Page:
If you haven’t already seen (and/or listened to) the return of the Friday Nooner with guest Ryan Bethencourt, there’s no time like the present. Or tomorrow. Or whenever, really—there literally is no bad time.
If you’re a fan of Kevin Mosley, then today’s GrepBeat newsletter is for you. First up: the Jurassic Capital co-founder (alongside GrepBeat Godfather Joe Colopy) is the subject of the latest edition of The Download by our own Brooks Malone. You shouldread the Q&A to learn as much as you can about Kevin, then write him with a personal plea to be placed on the distribution list for the awesome annual newsletter that he and his wife Virginia send with their holiday card. It’s worth a try, anyway. You can find it here.
Kevin goes from interviewee back to interviewer in Season 3, Episode 2 of our Exit Stories podcast. This week’s guest is Neal Goffman, who helped grow Vanguard Software as its COO from 2016 until its 2020 acquisition by Dutch company Wolters Kluwer. One nugget that one might not think about when it comes to an exit: the need for secrecy before the deal is finalized and made public can be very challenging internally, especially if you’ve built a positive company culture that’s big on transparency. Neal is now the CEO of Durham-based GrowPath, a startup that makes case management software for law firms that originated within the Law Offices of James Scott Farrin (and which we first profiled in 2018).
Read highlights of this episode here, then listen (and subscribe!) to the podcast here.
New CED Chair
CED has announced its 2022-2023 Board of Directors led by a new Chair who is a familiar name to GrepBeat readers: Bill Spruill, the CEO of Raleigh-based Global Data Consortium. Fun fact: Bill was actually Employee No. 5 at CED. Back then, young Bill surely couldn’t have imagined that one day he would be a Friday Nooner guest, a Download Q&A subject and an upcoming Exit Stories guest, and not (just) because GrepBeat didn’t exist yet. He may well have already hoped to co-found and then lead a software company to a great exit, as he did this year when GDC was acquired by the London Stock Exchange Group. While Bill is still running GDC, the exit gives him more time to devote to his goal of making CED more founder-friendly, as he explains here to Triangle Inno.
If you saw Bandwidth CEO David Morken give the closing keynote at Grep-a-palooza or listened to Bandwidth’s Chief People Officer Rebecca Bottorff on our Tech Culture Club podcast, you know that the company strongly prefers that its employees work in the office as opposed to remotely—and they make no bones about it. Now Bandwidth is making it official by requiring employees to come into the office five days a week starting Oct. 3. That makes the company an outlier among most big tech companies both locally and nationally, but Bandwidth has always been clear that in-person work is an important part of its culture. It’s also building a sprawling new campus in Raleigh that will include on-site childcare and even a Montessori school.
Raleigh-based Intelerad Medical Systems, a healthtech startup that received a $400M investment from Boston-based PE firm TA Associates in July, is following the classic PE playbook by making its second major acquisition since the cash infusion. This time, the target is Massachusetts-based Life Image, a medical evidence and image exchange network. That comes on the heels of August’s acquisition of Minnesota-based PenRad Technologies, a breast imaging and lung screening software provider. With the two deals in place, Intelerad says that it is the largest medical image exchange network in the world. TBJ has more info.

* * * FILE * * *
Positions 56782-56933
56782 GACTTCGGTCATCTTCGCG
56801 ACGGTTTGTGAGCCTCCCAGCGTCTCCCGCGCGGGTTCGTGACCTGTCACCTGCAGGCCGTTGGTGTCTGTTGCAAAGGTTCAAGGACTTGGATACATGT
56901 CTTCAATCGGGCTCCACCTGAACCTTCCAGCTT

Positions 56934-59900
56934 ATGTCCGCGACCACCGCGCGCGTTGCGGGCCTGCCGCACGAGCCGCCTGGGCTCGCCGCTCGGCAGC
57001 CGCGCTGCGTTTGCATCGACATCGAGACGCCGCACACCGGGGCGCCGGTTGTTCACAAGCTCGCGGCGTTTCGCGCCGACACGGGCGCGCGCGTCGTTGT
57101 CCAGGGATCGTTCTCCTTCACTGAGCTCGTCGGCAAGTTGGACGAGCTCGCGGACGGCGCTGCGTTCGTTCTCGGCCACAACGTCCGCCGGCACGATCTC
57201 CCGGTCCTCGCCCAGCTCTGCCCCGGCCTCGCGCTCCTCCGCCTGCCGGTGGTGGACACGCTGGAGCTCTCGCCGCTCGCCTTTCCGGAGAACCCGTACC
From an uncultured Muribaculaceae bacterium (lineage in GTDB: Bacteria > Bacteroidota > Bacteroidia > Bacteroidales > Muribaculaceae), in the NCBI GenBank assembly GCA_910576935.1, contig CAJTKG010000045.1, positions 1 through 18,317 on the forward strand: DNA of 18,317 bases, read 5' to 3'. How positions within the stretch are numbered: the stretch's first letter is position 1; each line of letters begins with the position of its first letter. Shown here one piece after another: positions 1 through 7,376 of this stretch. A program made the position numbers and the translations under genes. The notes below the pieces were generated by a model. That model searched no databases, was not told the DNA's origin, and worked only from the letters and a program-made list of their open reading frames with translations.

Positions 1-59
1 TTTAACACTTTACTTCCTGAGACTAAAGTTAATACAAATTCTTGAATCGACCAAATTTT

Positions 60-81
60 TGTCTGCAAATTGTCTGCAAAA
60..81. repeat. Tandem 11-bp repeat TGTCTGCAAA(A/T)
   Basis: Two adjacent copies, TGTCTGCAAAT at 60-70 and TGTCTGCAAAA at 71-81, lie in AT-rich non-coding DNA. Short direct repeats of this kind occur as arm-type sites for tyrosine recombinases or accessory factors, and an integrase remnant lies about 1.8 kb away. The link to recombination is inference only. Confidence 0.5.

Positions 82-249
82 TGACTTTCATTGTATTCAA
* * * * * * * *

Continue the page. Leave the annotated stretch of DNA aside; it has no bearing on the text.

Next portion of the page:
This morning, Venture Atlantaannounced the 85 startups that will participate in its conference on Oct. 19-20, which will draw companies from across the Southeast and investors from across the country. We counted four Triangle startups among the 85, all of which have been GrepBeat story subjects: Allergood (which also won the GrepTank event at Grep-a-palooza), Allobee (which was then called MOMentum Marketplace), Quinsite and Resultid.
Sept. 6's Downloadwith Jes Lipson broke the news that his startup Real Magic was releasing a new software product (Coffee) and had raised $6M in fresh funds. Though we feel compelled to share this follow-up TechWire Q&A with Jes in large part because it reveals that origin of the name Coffee—from the “coffee is for closers” scene in Glengarry Glen Ross, which is Alec Baldwin’s finest on-screen moment (and I’m a big 30 Rock fan).
Earlier this month we profiled Chapel Hill-based Ultisim and its Founder and CEO Richard Boyd, a former Download subject who is also the CEO of Carrboro-based Tanjo. (We don’t want to tell anybody how to run their business(es), but maybe it would be easier to move those two companies into the same building, or at least the same town?) Anyway, Ultisim is rolling out a new podcast called The Metaversial Minute in which Richard interviews other metaverse thought leaders. Ultisim focuses making digital twins of everything from hospitals to college campuses.
Build Great Software
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We at GrepBeat are looking to hire a fulltime Tech Reporter. This would be primarily an in-person position at our world HQ in downtown Durham, and would be ideal for a recent-ish grad with demonstrated writing chops in a journalism setting. Applicants can apply directly on LinkedIn. Please spread the word (and the link) to anyone you think might be a fit.
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